It’s Saturday night and time for a touch of class, allied to nostalgia.
We’ve featured the Nordic Source project previously, a collaboration between the music company COMEDIA and activist singer-songwriter Jan Hammarlund and which takes previous works, often poems, and usually in Swedish, and reinvents them into more contemporary and previously unreleased versions, sometimes – like this one – in English and aimed at an international audience.
A mover and shaker in this is the multi-talented Daniel Östersjö from central Sweden, who has been recognised in these pages several times, both as an individual artist and as a member of the duo Le Lac Long 814.
Complementing him here is the Stockholm-based singer Elin Lyth who garnered praise earlier this year for her album ‘Galopp galopp’.
Here they present an English version of Nils Ferlin’s poem ‘I folkviseton.’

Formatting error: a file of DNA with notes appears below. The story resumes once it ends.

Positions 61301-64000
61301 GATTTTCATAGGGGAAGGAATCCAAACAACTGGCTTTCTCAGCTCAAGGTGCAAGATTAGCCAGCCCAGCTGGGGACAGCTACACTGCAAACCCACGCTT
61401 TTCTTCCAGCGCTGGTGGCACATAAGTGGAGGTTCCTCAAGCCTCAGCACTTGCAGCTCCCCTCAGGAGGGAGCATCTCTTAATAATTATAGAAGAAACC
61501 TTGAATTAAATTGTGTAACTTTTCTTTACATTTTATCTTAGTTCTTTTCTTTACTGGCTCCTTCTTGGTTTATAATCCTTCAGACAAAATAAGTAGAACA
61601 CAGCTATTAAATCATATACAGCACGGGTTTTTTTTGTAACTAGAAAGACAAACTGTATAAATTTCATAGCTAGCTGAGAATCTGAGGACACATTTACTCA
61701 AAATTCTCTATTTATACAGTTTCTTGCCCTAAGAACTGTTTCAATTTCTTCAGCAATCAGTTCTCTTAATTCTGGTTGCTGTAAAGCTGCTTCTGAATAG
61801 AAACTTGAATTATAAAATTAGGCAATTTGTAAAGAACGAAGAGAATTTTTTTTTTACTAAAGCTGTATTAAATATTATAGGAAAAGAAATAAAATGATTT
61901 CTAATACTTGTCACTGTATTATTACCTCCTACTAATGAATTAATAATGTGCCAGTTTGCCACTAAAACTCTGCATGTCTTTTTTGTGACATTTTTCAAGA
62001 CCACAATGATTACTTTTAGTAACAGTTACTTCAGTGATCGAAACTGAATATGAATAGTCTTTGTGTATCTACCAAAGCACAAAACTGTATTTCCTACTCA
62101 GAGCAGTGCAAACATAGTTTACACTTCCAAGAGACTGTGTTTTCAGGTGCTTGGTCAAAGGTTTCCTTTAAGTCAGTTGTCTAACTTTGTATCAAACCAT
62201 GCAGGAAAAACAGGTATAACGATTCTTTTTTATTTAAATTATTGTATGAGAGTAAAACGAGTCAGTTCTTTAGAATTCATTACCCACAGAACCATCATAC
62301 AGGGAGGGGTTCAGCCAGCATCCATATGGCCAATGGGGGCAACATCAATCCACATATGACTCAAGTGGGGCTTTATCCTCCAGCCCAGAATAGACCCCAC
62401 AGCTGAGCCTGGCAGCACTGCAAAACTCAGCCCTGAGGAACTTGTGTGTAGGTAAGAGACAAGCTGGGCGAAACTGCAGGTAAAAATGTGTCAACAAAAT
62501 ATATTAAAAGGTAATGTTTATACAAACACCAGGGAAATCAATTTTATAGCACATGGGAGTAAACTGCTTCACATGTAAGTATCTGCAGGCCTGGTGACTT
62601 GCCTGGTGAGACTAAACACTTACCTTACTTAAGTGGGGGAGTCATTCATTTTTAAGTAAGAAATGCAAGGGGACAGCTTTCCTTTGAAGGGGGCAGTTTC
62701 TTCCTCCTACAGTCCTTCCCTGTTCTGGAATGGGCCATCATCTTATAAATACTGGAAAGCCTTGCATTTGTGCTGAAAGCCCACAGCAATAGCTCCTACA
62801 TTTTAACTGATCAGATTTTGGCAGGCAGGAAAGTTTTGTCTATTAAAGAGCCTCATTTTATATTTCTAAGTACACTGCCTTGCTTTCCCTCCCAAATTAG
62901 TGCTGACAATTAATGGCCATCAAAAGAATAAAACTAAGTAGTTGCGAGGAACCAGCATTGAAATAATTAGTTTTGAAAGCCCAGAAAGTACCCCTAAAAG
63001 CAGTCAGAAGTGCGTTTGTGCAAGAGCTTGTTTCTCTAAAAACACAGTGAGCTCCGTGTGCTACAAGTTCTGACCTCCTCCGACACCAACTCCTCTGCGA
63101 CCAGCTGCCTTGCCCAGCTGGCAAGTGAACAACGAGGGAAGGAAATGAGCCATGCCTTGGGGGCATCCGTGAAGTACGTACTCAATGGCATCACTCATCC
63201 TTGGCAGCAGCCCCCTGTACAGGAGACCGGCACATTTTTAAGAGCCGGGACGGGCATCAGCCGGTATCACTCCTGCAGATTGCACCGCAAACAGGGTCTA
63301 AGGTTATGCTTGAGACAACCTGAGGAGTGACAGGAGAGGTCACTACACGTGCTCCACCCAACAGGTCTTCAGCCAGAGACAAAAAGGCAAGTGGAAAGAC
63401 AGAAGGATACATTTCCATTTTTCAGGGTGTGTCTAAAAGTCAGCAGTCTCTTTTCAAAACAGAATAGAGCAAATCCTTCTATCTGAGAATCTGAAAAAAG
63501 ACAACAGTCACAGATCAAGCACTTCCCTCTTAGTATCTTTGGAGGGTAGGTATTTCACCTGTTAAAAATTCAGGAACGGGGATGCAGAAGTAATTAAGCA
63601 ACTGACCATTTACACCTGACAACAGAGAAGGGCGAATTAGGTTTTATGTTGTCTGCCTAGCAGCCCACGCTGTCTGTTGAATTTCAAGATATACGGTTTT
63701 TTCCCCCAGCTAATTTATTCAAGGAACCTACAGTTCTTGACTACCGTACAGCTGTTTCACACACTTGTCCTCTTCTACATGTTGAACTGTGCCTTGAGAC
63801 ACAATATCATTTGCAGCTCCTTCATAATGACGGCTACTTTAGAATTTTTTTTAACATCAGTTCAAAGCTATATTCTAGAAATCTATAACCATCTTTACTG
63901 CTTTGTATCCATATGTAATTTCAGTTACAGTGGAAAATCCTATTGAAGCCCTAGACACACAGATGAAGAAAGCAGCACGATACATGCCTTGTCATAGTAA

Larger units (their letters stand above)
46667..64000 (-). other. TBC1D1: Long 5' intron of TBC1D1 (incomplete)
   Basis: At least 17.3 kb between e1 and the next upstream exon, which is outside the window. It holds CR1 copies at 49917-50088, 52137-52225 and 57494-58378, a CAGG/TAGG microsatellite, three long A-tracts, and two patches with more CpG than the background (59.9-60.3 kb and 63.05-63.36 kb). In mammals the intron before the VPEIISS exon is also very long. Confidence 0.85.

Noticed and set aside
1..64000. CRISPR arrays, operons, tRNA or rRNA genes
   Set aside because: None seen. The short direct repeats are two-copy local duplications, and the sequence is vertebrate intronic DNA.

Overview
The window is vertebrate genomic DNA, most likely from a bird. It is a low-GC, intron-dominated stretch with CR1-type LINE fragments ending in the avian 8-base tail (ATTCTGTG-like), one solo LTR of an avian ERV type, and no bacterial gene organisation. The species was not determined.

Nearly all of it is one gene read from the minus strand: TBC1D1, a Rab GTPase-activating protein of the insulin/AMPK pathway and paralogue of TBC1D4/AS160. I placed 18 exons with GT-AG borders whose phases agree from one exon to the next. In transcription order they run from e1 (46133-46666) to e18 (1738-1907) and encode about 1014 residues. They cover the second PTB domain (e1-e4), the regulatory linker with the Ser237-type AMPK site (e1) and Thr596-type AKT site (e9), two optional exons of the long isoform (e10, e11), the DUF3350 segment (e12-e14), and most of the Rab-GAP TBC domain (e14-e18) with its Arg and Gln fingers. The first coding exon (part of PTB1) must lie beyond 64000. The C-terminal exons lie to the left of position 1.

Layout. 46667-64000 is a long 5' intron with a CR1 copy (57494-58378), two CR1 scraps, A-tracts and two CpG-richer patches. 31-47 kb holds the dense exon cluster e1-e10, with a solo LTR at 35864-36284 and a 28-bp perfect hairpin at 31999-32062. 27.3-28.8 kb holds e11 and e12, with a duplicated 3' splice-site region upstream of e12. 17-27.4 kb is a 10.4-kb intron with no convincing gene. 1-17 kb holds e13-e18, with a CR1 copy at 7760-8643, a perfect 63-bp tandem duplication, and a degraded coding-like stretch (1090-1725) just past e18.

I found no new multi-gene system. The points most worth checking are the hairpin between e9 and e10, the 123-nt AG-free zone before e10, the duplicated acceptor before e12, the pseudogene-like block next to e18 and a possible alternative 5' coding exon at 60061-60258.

The new recording is based on Torgny Björk’s score and the English translation was made by Fred Lane.
I mention ‘nostalgia’ because the pair evokes an era long forgotten and even never directly experienced by most of the people on the planet, the 1960s and 70s, when male-female duos were plentiful and usually top class (think The Carpenters; Captain & Tenille; Dollar; Peters & Lee; Sonny & Cher; Ike & Tina Turner; and Eurythmics in the 1980s.
There are still some around of course, Beach House springs to mind, but there’s little in the way of easy listening like you’ll find here, never mind the one-take recording capability with guitar strings zinging away over simple piano and heartfelt vocals.
Elin Lyth delivers the vocals while Daniel Östersjö is credited with “singing, whistling, guitar and piano” (which means of course it couldn’t have been done in one take unless Mr Östersjö has four arms or plays guitar with his feet).
Some songs are there to be manipulated, others, like this, to be delivered au naturel. A dish served without garnishing, for your delectation.
In October, last year’s first volume in the Nordic Source series will be followed up with this album, ‘Nordic Source vol. 2.’ The single is accessible on streaming services now.
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Photo: Johan Bergmark